Mitsubishi Shogun Field

Test venues: Shropshire, Warwickshire and Leicestershire

Mitsubishi has recently expanded its range of Shogun models available in the UK. Neil Perkins spent a week at the wheel of the new Shogun Field and was impressed with the Japanese manufacturer's flagship 4x4.

Mitsubishi has been at the forefront of 4x4 design and development for many years and has built up an enviable reputation in world endurance rallies with derivatives of the Mitsubishi Shogun (badged as a Pajero in most places and as a Montero in Spanish-speaking countries) winning the gruelling Dakar Rally and numerous awards in recent years.

Positioned at the hub of a competitive market sector alongside the Jeep Grand Cherokee, Land Rover Discovery, Isuzu Trooper and BMW X5, Shogun continues to fend off the opposition and the launch of the new Field, Warrior and Sport Warrior models in April this year have extended its appeal.

Mitsubishi has set a sales target of 17,000 four-wheel drive vehicles this year in the UK and the Shogun Field I tested is sure to feature highly in these statistics. It has a new seven-seat configuration and is powered by a 3.2-litre DI-D direct injection turbo diesel engine, which has bags of torque right through the rev range and also pulls strongly at motorway speeds.

This is available either with a five-speed manual transmission or an automatic/manual mode. The Field is also the first Shogun to benefit from a new active stability and traction control system (MASTC). This improves road holding and grip, especially in greasy and icy conditions. I found it particularly impressive on a wet road this summer after a prolonged dry period, where there is the added danger of rubber and dust on the slippery tarmac.

Mitsubishi claims major improvements in off-road handling and the new Trace Control system minimises drift or under steer if you accelerate too hard into a corner.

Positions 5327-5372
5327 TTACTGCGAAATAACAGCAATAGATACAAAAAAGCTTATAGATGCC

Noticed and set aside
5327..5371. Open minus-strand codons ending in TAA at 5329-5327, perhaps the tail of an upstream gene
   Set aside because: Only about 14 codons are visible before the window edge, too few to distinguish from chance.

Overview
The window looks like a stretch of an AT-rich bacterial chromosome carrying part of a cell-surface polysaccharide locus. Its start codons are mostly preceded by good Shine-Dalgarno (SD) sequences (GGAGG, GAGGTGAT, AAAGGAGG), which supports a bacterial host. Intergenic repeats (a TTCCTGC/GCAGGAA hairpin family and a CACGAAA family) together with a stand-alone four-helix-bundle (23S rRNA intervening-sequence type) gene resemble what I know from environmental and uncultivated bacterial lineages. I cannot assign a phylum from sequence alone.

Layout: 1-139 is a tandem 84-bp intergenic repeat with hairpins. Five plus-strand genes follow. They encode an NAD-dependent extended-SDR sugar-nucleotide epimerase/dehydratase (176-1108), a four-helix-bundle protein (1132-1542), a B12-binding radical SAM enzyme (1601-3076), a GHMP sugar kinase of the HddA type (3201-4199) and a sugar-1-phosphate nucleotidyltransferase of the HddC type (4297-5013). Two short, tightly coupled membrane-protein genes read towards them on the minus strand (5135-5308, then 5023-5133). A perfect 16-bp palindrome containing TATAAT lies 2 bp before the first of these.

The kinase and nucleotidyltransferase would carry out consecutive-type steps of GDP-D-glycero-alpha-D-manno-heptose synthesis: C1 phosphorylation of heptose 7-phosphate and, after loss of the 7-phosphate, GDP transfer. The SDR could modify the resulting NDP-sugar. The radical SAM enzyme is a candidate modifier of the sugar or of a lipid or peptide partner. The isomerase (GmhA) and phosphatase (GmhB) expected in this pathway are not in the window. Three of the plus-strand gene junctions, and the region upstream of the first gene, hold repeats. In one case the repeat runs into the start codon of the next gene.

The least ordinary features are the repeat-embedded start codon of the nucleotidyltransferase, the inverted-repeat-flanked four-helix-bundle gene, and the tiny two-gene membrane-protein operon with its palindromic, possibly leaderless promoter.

The manual Field model I tested will set you back an on-the-road price of 28,999, although the Shogun range starts at 21,999 for the 3.2 TD DI-D Classic. Prices rise to 32,499 for either the range-topping Shogun 3.5 V6 GDI Elegance Automatic or the V6 Warrior Automatic.

The Field is also fitted with climate control, an expansive electric sunroof, a wood/leather steering wheel, a wood centre panel and titanium window switches and a windscreen wiper de-icer. An automatic version will set you back an extra 1500. The Warrior, on the other hand, has larger 18-inch alloy wheels and the Sport Warrior is available either with a 3.0 V6 petrol engine or a 2.5-litre turbo diesel.

The new Shogun feels far more refined and comfortable to drive for any length of time than the older models. The suspension, while firm, is not too stiff and it handles like a normal road car along country roads and A-roads. On motorways it is susceptible to wind buffeting and door seal noise, but handles well and is generally comfortable to drive on a long journey. There is ample rear seat leg and head room and plenty of luggage space if you opt for the five-seat format, instead of utilising the additional two rear seats.

The car will happily cruise all day at motorway speeds and I managed over 460 miles on one tank of diesel. Mitsubishi claims a top speed of 106 mph and an average fuel consumption of around 27-29 mpg. The manual version reaches the speed limit in 12 seconds. The gearchange is slick and precise and it is straighforward to select one of three four-wheel drive Hi or Low options - a useful illuminated panel on the dashboard telling you which option has been activated.

The Shogun (Pajero) is one of the world's best known 4x4s. It has won the Dakar Rally for the last three years and was voted 'Best Sports 4x4' by Britain's 4x4 Magazine last year. Subtle improvements have made a good car better still. The Pajero remains one of the best buys on the road and at the top of the shopping list in its competitive section of the marketplace.

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